# Roll your own custom list with C# .NET

October 13, 2020 Leave a comment

The generic list (https://docs.microsoft.com/en-us/dotnet/api/system.collections.generic.list-1?view=netcore-3.1) is probably the most often used collection type in C#. It’s easy to use, it’s type safe, it offers a lot of manipulation methods and a myriad of LINQ functions for searching, sorting and much, much more. If you need a collection where you can add, remove, insert and set elements at an index then the List is your go-to collection type.

However, imagine that you’re sitting in a job interview and your interviewer tells you to build your own list-type collection **without** using any of the built-in collection types. Say you’re only allowed to use bare-bones language constructs from your C# 101 intro class. In this case what the interviewer really wants to know is **how familiar you are with arrays**.

Normally you wouldn’t do this in a real job assignment but quite many interviews revolve around data structures where they want to find out if you really know the ins and the outs of things like arrays, linked lists, queues, stacks etc.

**Arrays and lists**

What’s the difference between lists and arrays anyway? An array is a basic (*primitive*) data structure in .NET and many other computing languages to hold x number of contiguous data points such as here:

23 | 76 | 90 | 53 | 149 | null | null | null |

This is an integer array with a **capacity** of 8 and a **size** of 5. This distinction is important. The array was declared as `int[8]`

where 8 is the **fixed** size of the array. We must provide the array capacity, we cannot just write `arr = new int[]`

, we’ll get a compilation error in Java and C#. It would work in JavaScript though, like `let arr = []`

, but arrays in JS are more like lists with ready-made utility functions such as `pop`

, `push`

, `unshift `

etc.. In this post we’ll stick to arrays as they are implemented in C#.

Also, this capacity cannot be changed later on, it’s constant. Therefore expanding and shrinking the array is not possible just like that, out of the box. At this stage the array is empty, i.e. its size is 0 because we haven’t set any of the values in the various slots. We can set the value of each slot using a **0-based** index, like `arr[4] = 149`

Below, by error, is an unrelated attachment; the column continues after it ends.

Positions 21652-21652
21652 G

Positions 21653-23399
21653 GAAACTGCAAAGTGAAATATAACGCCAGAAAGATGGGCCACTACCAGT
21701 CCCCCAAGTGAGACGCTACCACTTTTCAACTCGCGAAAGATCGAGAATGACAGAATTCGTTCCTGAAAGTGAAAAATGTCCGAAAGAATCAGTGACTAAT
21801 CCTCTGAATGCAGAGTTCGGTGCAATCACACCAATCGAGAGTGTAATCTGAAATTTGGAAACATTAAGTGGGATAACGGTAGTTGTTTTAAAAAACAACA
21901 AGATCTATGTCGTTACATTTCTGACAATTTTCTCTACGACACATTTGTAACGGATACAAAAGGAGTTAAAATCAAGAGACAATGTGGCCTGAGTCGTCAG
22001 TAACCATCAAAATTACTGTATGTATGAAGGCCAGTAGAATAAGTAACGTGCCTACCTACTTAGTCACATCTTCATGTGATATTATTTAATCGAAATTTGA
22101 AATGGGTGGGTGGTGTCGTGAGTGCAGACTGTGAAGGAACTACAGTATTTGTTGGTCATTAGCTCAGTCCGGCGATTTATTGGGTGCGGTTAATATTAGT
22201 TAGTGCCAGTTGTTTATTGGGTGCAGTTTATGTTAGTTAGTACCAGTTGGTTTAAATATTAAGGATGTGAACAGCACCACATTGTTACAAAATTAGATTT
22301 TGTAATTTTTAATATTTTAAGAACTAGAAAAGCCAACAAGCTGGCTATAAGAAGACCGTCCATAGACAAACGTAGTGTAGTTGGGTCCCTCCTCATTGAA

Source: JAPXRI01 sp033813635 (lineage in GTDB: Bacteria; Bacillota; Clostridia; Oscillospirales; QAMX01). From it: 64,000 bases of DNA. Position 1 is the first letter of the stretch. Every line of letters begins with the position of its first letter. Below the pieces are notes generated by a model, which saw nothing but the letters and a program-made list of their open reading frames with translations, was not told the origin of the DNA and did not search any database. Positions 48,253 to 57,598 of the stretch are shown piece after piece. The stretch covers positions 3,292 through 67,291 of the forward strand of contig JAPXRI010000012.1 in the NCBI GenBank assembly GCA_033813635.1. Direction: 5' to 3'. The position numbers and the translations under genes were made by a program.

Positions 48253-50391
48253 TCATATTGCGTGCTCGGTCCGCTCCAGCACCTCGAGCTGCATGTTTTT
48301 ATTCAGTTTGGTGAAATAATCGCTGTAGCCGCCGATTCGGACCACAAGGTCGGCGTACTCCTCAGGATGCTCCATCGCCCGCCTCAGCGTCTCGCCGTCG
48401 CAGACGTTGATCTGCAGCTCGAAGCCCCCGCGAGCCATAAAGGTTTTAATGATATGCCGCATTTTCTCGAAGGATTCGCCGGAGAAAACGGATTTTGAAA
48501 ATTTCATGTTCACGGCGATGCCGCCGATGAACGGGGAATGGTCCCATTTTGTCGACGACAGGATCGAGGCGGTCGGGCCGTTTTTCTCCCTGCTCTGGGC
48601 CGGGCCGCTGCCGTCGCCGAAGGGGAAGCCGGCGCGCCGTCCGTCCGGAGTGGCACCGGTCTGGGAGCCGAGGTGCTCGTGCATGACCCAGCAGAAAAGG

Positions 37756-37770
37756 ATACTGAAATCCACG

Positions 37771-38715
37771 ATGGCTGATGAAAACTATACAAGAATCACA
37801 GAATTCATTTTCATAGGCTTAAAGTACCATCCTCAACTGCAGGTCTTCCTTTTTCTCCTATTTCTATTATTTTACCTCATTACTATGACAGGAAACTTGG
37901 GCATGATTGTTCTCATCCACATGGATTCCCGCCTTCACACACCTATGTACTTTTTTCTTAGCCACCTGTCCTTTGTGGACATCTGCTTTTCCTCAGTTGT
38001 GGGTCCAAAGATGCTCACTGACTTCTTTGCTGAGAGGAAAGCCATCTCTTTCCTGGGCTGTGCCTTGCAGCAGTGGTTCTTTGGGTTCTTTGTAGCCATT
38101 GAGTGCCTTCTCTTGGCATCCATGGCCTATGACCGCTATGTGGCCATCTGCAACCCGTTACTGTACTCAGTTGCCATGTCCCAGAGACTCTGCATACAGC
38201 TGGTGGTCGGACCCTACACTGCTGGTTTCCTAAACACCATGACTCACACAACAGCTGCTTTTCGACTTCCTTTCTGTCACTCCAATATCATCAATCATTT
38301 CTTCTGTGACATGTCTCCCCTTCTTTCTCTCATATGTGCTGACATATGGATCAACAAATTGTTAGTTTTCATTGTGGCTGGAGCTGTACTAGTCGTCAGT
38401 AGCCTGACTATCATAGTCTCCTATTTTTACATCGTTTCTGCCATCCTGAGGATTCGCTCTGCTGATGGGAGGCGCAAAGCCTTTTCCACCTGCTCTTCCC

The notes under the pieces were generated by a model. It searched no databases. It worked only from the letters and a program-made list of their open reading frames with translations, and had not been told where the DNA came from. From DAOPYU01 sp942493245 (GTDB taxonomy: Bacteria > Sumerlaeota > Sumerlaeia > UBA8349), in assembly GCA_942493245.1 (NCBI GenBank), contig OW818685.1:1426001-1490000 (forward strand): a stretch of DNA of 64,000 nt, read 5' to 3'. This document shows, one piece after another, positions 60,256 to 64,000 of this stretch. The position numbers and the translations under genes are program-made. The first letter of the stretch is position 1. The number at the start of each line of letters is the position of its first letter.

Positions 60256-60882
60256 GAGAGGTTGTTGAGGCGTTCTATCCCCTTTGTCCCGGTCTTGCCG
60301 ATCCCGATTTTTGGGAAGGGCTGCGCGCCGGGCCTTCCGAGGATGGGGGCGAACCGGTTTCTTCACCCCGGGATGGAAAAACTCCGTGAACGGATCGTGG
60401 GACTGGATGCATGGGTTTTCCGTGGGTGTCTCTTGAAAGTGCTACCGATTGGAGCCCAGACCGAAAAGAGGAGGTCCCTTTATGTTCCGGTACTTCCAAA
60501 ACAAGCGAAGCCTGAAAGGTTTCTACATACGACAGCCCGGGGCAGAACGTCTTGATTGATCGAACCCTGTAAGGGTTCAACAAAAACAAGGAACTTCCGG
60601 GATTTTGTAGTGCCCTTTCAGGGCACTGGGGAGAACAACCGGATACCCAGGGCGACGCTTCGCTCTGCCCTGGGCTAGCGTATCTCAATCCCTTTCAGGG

which will set slot #4 to 149 just like in the example above. In an array we can set the slots in any order, we don’t need to go in any particular order, like `arr[0] = 23`

, `arr[1] = 76`

, `arr[2]=90`

etc. We can have an array such as this one:

23 | 76 | null | 53 | null | null | 376 | null |

A list on the other hand is a **collection API** that uses an array in the background for its work. It’s a utility or convenience class that makes working with arrays easier. It wraps an array to hide the implementation details from you so that you can conveniently call `myList.Add(newItem)`

, `myList.Clear()`

, `myList.RemoveAt(5)`

etc. without having to worry about stuff like copying and resizing an array. A List is also called a **dynamic array** which is a deceptive name, but there you go.

**Implementation**

The topic of this post is to come up with a possible implementation of a simple custom generic list using an array as its backup store. Let’s start with a skeleton. This skeleton also shows the implementation of the simplest methods:

using System; using System.Collections.Generic; using System.Data; using System.Linq; using System.Text; using System.Threading.Tasks; namespace Algorithms { public class RollYourOwnList<T> { private T[] data; private int size = 0; private int capacity; public RollYourOwnList(int initialCapacity = 8) { if (initialCapacity < 1) initialCapacity = 1; this.capacity = initialCapacity; data = new T[initialCapacity]; } public int Size { get { return size; } } public bool IsEmpty { get { return size == 0; } } public T GetAt(int index) { ThrowIfIndexOutOfRange(index); return data[index]; } public void SetAt(T newElement, int index) { ThrowIfIndexOutOfRange(index); data[index] = newElement; } public void InsertAt(T newElement, int index) { ThrowIfIndexOutOfRange(index); //to be implemented... } public void DeleteAt(int index) { ThrowIfIndexOutOfRange(index); //to be implemented } public void Add(T newElement) { //to be implemented } public bool Contains(T value) { //to be implemented return false; } public void Clear() { //to be implemented } private void Resize() { //to be implemented } private void ThrowIfIndexOutOfRange(int index) { if (index > size - 1 || index < 0) { throw new ArgumentOutOfRangeException(string.Format("The current size of the array is {0}", size)); } } } }

The class is generic and has three backing fields:

- data: the array that will hold the values of the list
- size: the number of initialised slots in the array
- capacity: the total number of available slots in the array

We can conclude that size is less than or equal to the array capacity. The list is full once `size = capacity`

. The constructor lets us set an initial capacity which defaults to 8. Why default to 8? I don’t know really. I remember reading about it somewhere, that the actual .NET List implementation sets the initial capacity to 8 but don’t take my word for it, it could have been a dream or something. If you know more then feel free to write in the comment section.